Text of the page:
A new U.S. military tally puts the death toll of Iraqi civilians and security forces in the bloodiest years of the war thousands below Iraqi government figures.
The little-noticed body count is the most extensive data on Iraqi war casualties ever released by the American military. It tallied deaths of almost 77,000 Iraqis between January 2004 and August 2008 _ the darkest chapter of Iraq's sectarian warfare and the U.S. troop surge to quell it.
But the tally falls short of the estimated 85,694 deaths of civilians and security officials between January 2004 to Oct. 31, 2008, as counted last year by the Iraqi Human Rights Ministry.
Casualty figures in the U.S.-led war in Iraq have been hotly disputed because of the high political stakes in a conflict opposed by many countries and a large portion of the American public. Critics on each side of the divide accuse the other of manipulating the death toll to sway opinion.
"Even casualty rates are a political issue in Iraq," said Samer Muscati, a Middle East and North Africa researcher for New York-based Human Rights Watch.
The new data was quietly posted on the U.S. Central Command website without explanation in July, and a spokesman at its military headquarters in Tampa, Florida, could not answer basic questions Thursday about the information, including whether it counted government-backed Sunni fighters among Iraqi security forces or insurgents among civilians.
Officials with the Iraqi Health Ministry, which tracks how Iraqis are killed through death certificates, refused to discuss the U.S. casualty data Thursday.
The figures were discovered this week during a routine check by The Associated Press for civilian and military casualty numbers that were first requested in 2005 through the Freedom of Information Act.
In all, the U.S. data tallied 76,939 Iraqi security officials and civilians killed and 121,649 wounded between January 2004 and August 2008. The count shows 3,952 American and other U.S.-allied international troops were killed over the same period.
The figures did not specify whether the civilian deaths were caused by sectarian violence, but appeared to track charts previously released by the Defense Department of Iraqis killed during Operation Iraqi Freedom who died as a result of hostile violence _ as opposed to accidents or natural causes.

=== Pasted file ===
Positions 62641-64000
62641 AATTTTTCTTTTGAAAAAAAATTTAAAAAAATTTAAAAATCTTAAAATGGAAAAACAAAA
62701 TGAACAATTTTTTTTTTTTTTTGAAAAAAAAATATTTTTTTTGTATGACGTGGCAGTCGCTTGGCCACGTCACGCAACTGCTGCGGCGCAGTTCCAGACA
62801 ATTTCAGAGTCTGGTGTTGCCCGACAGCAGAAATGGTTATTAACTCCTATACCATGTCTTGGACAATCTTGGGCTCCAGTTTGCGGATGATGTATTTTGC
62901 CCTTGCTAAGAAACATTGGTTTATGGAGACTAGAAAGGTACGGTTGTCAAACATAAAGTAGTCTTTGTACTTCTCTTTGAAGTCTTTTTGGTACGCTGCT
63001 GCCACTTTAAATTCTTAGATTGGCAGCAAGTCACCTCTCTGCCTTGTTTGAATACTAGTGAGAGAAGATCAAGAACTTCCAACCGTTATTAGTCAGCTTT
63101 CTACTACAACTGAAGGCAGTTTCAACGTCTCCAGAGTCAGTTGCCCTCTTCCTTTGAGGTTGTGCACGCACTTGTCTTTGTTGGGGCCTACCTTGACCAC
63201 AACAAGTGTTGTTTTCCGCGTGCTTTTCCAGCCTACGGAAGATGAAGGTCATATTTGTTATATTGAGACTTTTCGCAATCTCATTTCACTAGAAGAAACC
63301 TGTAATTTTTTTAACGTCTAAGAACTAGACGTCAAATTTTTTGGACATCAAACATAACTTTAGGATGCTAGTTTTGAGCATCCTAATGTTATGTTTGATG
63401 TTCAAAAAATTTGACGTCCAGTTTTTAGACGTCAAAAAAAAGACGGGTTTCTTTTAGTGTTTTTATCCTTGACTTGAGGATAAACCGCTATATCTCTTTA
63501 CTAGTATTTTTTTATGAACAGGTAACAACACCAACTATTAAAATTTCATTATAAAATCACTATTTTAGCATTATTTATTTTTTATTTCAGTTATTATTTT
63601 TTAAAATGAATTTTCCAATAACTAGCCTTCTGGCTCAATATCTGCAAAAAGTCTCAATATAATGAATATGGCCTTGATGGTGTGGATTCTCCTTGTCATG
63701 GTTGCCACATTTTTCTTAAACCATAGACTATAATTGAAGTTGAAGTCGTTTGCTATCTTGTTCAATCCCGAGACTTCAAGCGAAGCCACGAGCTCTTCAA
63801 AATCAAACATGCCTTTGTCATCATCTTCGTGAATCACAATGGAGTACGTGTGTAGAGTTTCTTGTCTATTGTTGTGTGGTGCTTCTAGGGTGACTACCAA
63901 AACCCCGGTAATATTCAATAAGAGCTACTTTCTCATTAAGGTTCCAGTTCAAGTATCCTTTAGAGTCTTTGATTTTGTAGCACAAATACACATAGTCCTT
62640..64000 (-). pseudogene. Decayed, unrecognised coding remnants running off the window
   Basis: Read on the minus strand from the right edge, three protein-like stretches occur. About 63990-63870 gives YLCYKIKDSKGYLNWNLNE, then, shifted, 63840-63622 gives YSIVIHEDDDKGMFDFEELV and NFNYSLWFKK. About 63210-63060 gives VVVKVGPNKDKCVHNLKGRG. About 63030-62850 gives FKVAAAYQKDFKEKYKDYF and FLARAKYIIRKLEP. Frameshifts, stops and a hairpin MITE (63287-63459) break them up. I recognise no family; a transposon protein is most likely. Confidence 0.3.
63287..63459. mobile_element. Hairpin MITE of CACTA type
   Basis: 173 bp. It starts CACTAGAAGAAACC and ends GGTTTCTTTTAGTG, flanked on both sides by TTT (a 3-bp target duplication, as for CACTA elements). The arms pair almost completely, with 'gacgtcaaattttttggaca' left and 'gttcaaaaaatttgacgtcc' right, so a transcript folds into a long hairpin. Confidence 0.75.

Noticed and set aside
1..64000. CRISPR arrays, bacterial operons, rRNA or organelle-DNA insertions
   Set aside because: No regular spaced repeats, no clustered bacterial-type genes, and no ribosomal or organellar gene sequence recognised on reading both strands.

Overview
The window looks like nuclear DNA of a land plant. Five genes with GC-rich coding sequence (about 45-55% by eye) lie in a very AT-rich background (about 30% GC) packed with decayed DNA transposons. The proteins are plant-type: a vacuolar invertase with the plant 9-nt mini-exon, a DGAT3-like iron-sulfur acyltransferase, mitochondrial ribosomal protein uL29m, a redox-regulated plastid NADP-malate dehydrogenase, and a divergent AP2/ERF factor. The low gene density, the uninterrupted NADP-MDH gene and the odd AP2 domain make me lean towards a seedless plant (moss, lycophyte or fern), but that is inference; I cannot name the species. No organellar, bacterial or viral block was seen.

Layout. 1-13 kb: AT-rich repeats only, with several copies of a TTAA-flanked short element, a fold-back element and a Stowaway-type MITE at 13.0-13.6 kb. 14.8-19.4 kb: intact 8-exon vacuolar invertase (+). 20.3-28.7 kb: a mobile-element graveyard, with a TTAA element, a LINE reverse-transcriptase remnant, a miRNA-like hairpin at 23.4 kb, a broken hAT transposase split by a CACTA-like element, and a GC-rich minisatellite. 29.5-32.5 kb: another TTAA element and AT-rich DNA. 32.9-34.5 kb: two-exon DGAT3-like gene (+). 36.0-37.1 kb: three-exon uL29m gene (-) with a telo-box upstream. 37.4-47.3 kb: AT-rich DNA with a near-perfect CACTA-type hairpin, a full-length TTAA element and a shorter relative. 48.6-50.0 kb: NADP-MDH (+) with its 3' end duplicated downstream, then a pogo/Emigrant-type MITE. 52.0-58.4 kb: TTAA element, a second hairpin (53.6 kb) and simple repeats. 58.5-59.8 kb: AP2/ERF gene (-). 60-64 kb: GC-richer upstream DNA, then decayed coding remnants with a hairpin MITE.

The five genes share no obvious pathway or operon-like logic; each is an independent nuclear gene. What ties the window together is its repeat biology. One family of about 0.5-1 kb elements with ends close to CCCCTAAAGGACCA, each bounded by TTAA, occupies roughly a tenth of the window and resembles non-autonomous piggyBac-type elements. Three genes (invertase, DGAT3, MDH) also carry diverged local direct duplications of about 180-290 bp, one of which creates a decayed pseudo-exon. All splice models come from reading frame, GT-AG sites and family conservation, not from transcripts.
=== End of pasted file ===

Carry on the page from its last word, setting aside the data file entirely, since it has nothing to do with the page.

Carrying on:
Those charts _ which did not provide concrete numbers _ were based on data compiled by U.S. and Iraqi government figures.
The U.S. count falls short of casualty figures compiled by Iraq's Human Rights Ministry.
The ministry said in its report released last October that 85,694 people were killed from the beginning of 2004 to Oct. 31, 2008, and that 147,195 were wounded. The figures included Iraqi civilians, military and police, but did not cover U.S. military deaths, insurgents, or foreigners, including contractors. Like the new U.S. figures, the Iraqi report did not include the first months of the war after the 2003 U.S.-led invasion.
A tally by the Iraq Body Count, a private, British-based group that has tracked civilian casualties since the war began, estimates that between 98,252 and 107,235 Iraqi civilians were killed between March 2003 to Sept. 19, 2010. The group has used media reports and other sources to reach its tally.
Until last month, The AP compiled its own daily body count of Iraqi civilians killed in sectarian violence, excluding insurgents. Overall, The AP tallied 49,416 Iraqi security officials and civilians killed since April 28, 2005 until Sept. 30, 2010. That figure underrepresented the true casualty number because many killings went unreported, especially in more remote areas.
The Central Command figures represent the largest release of raw data by the U.S. military to detail deaths during the Iraq war. The military has repeatedly resisted sharing its numbers, which it uses to determine security trends.
A notable exception, however, came this year when U.S. military officials in Baghdad decided to release their July 2010 Iraqi casualty tally to refute the Iraqi government's much higher monthly figures. That decision was made weeks before U.S. forces withdrew all but 50,000 troops from Iraq _ as ordered by President Barack Obama in an attempt to wind down the war and tout the nation's improved security.
Even so, counting the number of Iraqis killed has always been difficult, and tallies have widely varied depending on the source.
Associated Press Writers Mazin Yahya and Hamid Ahmed in Baghdad and AP Investigative Researcher Randy Herschaft in New York contributed to this report.